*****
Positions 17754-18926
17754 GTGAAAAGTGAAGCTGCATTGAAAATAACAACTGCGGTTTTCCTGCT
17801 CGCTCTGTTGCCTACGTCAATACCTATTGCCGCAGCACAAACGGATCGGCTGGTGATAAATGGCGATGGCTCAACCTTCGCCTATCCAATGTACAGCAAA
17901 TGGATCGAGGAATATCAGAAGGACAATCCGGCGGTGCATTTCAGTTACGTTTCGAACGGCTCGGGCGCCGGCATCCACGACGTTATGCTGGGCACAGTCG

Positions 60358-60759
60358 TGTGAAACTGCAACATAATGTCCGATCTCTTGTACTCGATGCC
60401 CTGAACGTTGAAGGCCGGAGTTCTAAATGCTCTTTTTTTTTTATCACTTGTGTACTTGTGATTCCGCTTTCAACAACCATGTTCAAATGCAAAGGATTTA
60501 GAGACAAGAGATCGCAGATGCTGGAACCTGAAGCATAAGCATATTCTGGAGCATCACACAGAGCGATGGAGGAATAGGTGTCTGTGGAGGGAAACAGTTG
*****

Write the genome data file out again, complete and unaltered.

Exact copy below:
Positions 17754-18926
17754 GTGAAAAGTGAAGCTGCATTGAAAATAACAACTGCGGTTTTCCTGCT
17801 CGCTCTGTTGCCTACGTCAATACCTATTGCCGCAGCACAAACGGATCGGCTGGTGATAAATGGCGATGGCTCAACCTTCGCCTATCCAATGTACAGCAAA
17901 TGGATCGAGGAATATCAGAAGGACAATCCGGCGGTGCATTTCAGTTACGTTTCGAACGGCTCGGGCGCCGGCATCCACGACGTTATGCTGGGCACAGTCG

Positions 60358-60759
60358 TGTGAAACTGCAACATAATGTCCGATCTCTTGTACTCGATGCC
60401 CTGAACGTTGAAGGCCGGAGTTCTAAATGCTCTTTTTTTTTTATCACTTGTGTACTTGTGATTCCGCTTTCAACAACCATGTTCAAATGCAAAGGATTTA
60501 GAGACAAGAGATCGCAGATGCTGGAACCTGAAGCATAAGCATATTCTGGAGCATCACACAGAGCGATGGAGGAATAGGTGTCTGTGGAGGGAAACAGTTG